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Researchers Discover “Ultra-Potent” Monoclonal Antibody against Multiple SARS-CoV-2 Variants

By HospiMedica International staff writers
Posted on 23 Sep 2021
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A new technology has led to the discovery of an “ultra-potent” monoclonal antibody against multiple variants of SARS-CoV-2, the virus responsible for COVID-19, including the delta variant.

The antibody has rare characteristics that make it a valuable addition to the limited set of broadly reactive antibody therapeutic candidates, according to researchers at Vanderbilt University Medical Center (Nashville, TN, USA) who developed the technology. The technology, called LIBRA-seq, has helped speed up the discovery of antibodies that can neutralize SARS-CoV-2. LIBRA-seq stands for Linking B-cell Receptor to Antigen Specificity through sequencing. It also enables researchers to screen antibodies against other viruses that have not yet caused human disease but which have a high potential of doing so.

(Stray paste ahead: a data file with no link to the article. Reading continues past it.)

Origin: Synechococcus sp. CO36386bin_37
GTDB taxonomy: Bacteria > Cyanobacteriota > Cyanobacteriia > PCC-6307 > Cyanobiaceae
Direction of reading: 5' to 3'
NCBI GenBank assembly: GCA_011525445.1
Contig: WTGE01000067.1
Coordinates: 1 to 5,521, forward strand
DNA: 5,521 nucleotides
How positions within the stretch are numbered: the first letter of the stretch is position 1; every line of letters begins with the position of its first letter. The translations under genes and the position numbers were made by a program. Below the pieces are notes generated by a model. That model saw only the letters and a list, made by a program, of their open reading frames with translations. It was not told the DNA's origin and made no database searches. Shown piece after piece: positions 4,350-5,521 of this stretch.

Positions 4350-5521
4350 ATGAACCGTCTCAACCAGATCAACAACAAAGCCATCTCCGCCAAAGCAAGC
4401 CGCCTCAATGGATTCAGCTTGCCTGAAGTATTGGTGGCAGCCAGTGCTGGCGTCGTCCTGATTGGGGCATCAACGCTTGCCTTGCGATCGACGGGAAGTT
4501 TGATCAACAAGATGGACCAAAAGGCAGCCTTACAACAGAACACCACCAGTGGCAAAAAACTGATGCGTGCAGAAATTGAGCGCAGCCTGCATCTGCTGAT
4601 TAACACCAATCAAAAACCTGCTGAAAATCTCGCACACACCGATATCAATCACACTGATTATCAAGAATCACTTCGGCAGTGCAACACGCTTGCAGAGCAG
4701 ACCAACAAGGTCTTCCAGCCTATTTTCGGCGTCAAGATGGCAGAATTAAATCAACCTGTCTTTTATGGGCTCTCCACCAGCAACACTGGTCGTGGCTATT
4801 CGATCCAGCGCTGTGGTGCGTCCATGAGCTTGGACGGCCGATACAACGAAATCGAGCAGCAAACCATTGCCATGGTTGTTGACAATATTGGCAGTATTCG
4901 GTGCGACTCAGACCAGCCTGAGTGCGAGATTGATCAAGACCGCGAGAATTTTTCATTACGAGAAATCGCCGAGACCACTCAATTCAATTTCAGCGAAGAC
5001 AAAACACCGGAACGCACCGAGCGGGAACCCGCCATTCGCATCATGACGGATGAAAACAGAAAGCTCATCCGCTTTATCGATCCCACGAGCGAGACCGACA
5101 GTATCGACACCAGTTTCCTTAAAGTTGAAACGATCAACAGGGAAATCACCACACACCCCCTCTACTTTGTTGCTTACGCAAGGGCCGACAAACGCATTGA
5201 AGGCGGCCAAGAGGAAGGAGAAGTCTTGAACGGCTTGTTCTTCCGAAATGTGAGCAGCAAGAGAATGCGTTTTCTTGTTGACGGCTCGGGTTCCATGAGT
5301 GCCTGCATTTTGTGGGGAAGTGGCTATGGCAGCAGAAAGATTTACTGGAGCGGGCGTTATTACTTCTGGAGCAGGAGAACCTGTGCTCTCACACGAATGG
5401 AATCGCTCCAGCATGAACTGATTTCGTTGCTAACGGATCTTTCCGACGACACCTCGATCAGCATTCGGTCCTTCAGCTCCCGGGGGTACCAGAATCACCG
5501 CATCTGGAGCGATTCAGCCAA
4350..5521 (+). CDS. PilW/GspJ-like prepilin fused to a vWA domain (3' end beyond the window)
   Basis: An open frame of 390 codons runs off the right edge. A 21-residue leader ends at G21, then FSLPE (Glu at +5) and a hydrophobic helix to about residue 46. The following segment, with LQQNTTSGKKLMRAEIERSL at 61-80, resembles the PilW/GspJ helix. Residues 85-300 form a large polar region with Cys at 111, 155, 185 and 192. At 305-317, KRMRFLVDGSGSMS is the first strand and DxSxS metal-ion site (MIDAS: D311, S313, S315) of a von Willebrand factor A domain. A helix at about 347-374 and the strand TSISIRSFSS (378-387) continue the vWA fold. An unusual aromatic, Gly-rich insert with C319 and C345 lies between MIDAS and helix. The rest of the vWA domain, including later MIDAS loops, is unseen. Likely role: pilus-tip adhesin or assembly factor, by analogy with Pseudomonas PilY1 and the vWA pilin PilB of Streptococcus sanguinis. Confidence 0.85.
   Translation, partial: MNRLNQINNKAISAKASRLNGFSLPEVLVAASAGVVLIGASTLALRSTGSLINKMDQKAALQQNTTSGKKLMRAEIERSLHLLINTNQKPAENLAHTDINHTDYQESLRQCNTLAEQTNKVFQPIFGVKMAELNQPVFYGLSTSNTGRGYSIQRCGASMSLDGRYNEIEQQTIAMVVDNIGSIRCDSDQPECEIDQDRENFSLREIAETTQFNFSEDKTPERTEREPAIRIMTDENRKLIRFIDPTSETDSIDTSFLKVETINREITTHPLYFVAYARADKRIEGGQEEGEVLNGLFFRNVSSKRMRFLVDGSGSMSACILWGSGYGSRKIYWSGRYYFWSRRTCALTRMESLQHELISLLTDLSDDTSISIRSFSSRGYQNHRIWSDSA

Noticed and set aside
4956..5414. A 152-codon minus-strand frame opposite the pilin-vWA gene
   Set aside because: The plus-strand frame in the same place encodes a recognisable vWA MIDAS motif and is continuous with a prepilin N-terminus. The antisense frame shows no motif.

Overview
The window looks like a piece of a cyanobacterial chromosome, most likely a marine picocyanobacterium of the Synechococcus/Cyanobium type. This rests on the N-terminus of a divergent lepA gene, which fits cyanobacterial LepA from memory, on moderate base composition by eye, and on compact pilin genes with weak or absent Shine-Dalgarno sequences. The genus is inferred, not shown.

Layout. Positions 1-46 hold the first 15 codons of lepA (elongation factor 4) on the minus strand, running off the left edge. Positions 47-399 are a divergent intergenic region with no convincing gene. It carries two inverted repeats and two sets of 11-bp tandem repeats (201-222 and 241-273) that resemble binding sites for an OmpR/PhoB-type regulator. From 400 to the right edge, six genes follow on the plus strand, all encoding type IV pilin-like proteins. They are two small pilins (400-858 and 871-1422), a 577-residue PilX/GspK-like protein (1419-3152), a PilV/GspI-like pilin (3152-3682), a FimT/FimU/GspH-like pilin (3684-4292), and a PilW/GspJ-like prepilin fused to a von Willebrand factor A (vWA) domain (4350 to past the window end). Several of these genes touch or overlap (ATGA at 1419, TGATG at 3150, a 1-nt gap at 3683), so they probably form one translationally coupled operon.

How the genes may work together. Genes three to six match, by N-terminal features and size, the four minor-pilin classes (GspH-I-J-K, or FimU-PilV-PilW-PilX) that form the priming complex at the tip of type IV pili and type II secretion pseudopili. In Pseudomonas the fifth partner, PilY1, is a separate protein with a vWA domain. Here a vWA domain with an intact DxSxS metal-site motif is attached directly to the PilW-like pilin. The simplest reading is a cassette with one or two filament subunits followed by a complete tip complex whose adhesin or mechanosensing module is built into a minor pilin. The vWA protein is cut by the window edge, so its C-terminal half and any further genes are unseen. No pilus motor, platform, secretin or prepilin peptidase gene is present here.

The researchers set out to map the genetic sequences of antibodies and the identities of specific viral antigens, the proteins markers that antibodies recognize and attack, simultaneously and in a high-throughput way. The goal was to find a faster way of identifying antibodies that will hone in on a specific viral antigen. The team isolated a monoclonal antibody from a patient who had recovered from COVID-19 that “shows potent neutralization” against SARS-CoV-2. It also is effective against variants of the virus that are slowing efforts to control the pandemic. The antibody has uncommon genetic and structural characteristics that distinguish it from other monoclonal antibodies commonly used to treat COVID-19. The thought is that SARS-CoV-2 will be less likely to mutate to escape an antibody it hasn’t “seen” before.

“A lot has changed in a very short period of time when it comes to monoclonal antibody discovery as well as vaccine development,” said Ivelin Georgiev, PhD, director of the Vanderbilt Program in Computational Microbiology and Immunology and associate director of the Vanderbilt Institute for Infection, Immunology and Inflammation. “If we give the virus enough time,” he said, “there will so many other variants that arise,” one or more of which — by evading current vaccines — may be even worse than the delta variant.

“That’s exactly why you need to have as many options as possible,” Georgiev said. The antibody “basically gives you another tool in the toolbox.”

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Vanderbilt University Medical Center

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